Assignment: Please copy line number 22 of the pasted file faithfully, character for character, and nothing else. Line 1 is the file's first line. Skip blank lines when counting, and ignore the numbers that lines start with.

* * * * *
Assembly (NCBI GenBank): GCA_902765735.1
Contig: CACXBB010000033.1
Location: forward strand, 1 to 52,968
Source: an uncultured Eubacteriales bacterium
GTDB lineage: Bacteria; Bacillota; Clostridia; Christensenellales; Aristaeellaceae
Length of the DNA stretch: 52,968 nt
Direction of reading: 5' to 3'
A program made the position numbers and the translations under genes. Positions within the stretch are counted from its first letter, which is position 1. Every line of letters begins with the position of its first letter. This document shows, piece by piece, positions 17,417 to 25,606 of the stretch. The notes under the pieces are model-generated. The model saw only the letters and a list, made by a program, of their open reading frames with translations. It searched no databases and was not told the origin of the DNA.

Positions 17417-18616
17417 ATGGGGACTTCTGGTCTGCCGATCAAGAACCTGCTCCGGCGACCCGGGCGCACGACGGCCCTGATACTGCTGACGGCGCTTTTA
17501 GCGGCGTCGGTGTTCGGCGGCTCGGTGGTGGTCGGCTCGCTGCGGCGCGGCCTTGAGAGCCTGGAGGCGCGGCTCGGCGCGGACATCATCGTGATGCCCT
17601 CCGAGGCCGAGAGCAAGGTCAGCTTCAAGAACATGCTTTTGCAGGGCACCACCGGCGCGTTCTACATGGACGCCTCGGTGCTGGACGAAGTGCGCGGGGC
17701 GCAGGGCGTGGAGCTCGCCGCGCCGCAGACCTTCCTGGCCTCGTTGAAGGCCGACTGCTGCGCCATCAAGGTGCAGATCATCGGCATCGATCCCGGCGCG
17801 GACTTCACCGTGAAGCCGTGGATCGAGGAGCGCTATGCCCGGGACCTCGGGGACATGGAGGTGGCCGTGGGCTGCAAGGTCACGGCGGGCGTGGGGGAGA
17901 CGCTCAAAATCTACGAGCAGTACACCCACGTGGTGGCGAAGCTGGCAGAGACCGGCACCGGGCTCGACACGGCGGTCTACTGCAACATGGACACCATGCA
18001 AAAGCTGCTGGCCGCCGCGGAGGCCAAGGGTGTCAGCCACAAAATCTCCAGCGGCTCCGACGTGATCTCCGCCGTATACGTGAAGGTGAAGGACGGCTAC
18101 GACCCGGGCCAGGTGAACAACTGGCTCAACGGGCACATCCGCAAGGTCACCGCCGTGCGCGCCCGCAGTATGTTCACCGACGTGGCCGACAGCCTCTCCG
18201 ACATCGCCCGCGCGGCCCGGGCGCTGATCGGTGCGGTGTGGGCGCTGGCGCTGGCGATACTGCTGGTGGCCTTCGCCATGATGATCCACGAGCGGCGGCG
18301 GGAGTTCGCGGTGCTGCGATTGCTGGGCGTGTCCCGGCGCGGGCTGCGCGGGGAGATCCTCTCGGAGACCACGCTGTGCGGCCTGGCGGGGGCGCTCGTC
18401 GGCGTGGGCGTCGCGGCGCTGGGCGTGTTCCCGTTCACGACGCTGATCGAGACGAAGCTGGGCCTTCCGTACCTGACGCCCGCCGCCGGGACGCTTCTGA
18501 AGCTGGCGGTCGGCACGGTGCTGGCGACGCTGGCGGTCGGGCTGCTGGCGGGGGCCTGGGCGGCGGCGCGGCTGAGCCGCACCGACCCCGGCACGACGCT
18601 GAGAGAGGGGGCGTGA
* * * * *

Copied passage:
18601 GAGAGAGGGGGCGTGA